TAMPA — Jason Downey was headed home.
That's what he told his roommate when they last spoke outside Georgie's Alibi bar in St. Petersburg early Friday morning.
The 31-year-old veterinary technician was alone, puffing a cigarette out on the patio bar just before 2 a.m. when he told Tony Ginski he'd catch up with him back at the house in Tampa.
"I thought maybe he'd be right along shortly," said Ginski, 42, who departed in his own car.
The usually reliable Downey never showed.
On Sunday, a fisherman discovered Downey's body floating in Tampa Bay near an approach to the Howard Frankland Bridge at Interstate 275 and Fourth Street N.
Police are still looking for his green 1998 Toyota Rav 4, which Downey was driving that night. St. Petersburg Police are calling it a suspicious death, but say an autopsy on Monday indicated no signs of trauma.
"I can't believe there would be anyone who would intentionally harm him, said David Landreth, 31, a long-time friend who also met Downey out on Thursday night.
Downey's friends, family and coworkers described him as upbeat, laid-back and funny. He served two years in the U.S. Army, worked as a flight attendant and, most recently, with animals at the Sierra Animal Hospital in Apollo Beach.
"He was a very happy person," boss Leslie Sierra said. "Clients loved him."
Until Downey's disappearance, Landreth and Ginski said there was nothing about that Thursday evening that seemed unusual.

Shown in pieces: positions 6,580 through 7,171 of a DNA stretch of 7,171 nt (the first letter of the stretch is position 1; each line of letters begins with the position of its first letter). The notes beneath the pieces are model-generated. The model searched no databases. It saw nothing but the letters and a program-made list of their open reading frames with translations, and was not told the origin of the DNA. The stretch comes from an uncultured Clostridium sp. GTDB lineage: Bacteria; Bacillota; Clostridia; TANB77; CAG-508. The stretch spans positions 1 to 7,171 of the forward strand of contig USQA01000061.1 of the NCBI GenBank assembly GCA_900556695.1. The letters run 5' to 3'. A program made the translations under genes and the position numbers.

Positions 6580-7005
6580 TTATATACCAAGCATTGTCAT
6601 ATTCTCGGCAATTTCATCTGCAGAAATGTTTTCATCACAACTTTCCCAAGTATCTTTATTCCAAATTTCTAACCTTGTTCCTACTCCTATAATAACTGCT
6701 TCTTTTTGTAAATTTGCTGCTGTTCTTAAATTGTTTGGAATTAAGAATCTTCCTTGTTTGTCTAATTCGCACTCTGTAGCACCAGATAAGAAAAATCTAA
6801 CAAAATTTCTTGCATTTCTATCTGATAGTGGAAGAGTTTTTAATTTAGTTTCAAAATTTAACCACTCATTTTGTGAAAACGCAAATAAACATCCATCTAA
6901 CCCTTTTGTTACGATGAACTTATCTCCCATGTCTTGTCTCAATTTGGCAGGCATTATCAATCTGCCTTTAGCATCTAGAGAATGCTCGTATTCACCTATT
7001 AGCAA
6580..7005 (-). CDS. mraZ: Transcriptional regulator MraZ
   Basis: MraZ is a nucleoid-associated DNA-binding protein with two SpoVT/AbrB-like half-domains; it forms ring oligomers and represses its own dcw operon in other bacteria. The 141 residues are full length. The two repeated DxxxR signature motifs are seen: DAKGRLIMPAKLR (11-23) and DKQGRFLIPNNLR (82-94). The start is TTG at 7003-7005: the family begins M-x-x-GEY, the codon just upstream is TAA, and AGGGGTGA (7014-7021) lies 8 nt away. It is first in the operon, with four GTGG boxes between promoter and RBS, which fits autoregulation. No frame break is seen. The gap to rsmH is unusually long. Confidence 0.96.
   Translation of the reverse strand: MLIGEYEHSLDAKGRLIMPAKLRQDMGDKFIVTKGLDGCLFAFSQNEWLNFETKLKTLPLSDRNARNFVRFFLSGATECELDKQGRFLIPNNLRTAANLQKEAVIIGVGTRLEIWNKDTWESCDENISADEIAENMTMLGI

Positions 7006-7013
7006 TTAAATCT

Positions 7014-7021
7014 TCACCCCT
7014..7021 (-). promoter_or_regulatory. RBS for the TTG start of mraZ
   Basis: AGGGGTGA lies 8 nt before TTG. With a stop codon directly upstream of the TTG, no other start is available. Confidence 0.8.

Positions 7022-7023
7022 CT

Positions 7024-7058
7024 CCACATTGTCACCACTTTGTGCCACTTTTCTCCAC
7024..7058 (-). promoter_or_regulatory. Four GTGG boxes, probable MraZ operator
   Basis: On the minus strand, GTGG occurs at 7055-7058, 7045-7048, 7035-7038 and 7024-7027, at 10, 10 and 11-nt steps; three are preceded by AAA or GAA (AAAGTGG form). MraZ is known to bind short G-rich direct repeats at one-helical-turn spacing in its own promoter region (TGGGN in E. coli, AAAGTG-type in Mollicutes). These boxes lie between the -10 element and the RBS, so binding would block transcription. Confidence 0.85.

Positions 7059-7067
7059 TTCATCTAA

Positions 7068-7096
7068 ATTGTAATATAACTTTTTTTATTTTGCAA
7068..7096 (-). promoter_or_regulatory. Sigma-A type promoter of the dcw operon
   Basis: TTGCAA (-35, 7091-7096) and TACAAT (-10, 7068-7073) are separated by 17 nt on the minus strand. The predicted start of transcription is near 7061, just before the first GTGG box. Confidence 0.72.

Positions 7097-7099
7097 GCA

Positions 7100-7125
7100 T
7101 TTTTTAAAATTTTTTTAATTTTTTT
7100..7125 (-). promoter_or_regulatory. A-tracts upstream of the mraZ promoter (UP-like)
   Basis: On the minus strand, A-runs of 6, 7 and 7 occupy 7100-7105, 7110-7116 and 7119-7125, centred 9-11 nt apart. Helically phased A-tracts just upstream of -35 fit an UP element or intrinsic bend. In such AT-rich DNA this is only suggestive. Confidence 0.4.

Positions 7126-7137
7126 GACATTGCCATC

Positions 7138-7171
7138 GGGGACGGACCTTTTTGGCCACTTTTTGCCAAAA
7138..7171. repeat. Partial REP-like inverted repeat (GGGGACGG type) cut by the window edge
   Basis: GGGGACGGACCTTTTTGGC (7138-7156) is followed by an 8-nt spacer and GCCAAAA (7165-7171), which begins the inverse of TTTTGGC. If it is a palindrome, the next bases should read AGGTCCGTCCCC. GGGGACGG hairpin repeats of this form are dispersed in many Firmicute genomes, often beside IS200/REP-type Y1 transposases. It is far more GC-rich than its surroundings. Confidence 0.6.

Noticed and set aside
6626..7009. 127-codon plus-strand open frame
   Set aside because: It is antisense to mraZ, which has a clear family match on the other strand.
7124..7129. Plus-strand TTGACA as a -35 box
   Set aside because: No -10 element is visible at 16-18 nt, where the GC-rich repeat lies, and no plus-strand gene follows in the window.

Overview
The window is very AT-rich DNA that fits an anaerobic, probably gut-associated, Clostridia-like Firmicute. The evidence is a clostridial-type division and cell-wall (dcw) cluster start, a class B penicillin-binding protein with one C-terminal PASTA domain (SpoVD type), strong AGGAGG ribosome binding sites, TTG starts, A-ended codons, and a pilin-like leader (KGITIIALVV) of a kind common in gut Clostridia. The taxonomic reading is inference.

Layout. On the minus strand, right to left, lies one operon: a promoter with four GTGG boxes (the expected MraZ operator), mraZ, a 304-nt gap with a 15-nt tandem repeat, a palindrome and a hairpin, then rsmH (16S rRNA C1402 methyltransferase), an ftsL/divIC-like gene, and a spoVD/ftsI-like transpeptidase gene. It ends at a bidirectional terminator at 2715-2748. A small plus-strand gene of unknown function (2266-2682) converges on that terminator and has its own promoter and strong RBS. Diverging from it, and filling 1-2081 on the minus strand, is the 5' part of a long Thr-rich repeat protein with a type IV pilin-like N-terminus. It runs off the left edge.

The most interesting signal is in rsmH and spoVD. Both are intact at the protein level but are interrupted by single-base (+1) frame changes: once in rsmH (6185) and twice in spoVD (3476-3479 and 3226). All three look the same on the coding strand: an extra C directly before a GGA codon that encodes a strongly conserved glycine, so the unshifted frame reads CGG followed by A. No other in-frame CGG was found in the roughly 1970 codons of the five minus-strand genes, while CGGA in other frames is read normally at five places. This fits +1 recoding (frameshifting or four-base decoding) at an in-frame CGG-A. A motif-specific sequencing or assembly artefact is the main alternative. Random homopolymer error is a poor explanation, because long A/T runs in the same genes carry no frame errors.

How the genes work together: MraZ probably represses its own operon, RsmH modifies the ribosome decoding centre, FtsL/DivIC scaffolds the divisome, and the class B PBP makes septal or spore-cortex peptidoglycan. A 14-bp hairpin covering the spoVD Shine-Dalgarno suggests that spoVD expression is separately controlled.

Landreth and Downey regularly met at Alibi on Thursday nights, a tradition at the gay-friendly bar at 3100 Third Ave., known for its $3 Long Island iced tea special.
Downey seemed upbeat and the night was rather tame, Landreth said.
The friends talked. They danced. They acted silly. But it was a weeknight — Downey had work the next day.
"It was not a 'drunk-fest, crazy, do-whatever' kind of night," Landreth said Monday. "It was just a Thursday ... Honestly he wasn't drinking that much. He didn't even look like he had a good buzz."
Landreth said he hugged Downey on his way out of the bar around midnight. Landreth told him to call him later.
"And he always does this stupid thing where he's like, 'Alright, sista,' and I hugged him and I left," Landreth remembered, his voice cracking. "Right now is the worst part because you don't know what happened and its kind of hard to handle."
On Saturday morning, Downey's mother, Kim Truman of Palm Harbor, reported her son missing after his employer at Sierra Animal Hospital in Apollo Beach called. Downey hadn't shown up to work.
"It scared me to death," said Truman, 51, who last saw her son Wednesday.
Sierra, Downey's boss, had been calling him regularly since Friday, worried something was wrong. At 2 p.m. Saturday, Sierra said, the calls started going straight to voice mail without a ring. "We wish that we had some answers," she said Monday.
Police revealed little about their investigation Monday, but those who knew Downey feared he was the victim of foul play.
"I just don't understand it at all," Ginski said. "We were all having fun, there wasn't any drama. It definitely makes me nervous about going out."
Landreth has heard people speculating about what might have happened: "I hope to think it's not a gay issue," he said. "Everyone jumps to that from the start, but I'd like to think that's not the case."
Times researcher John Martin contributed to this report. Rebecca Catalanello can be reached at firstname.lastname@example.org or (813) 226-3383.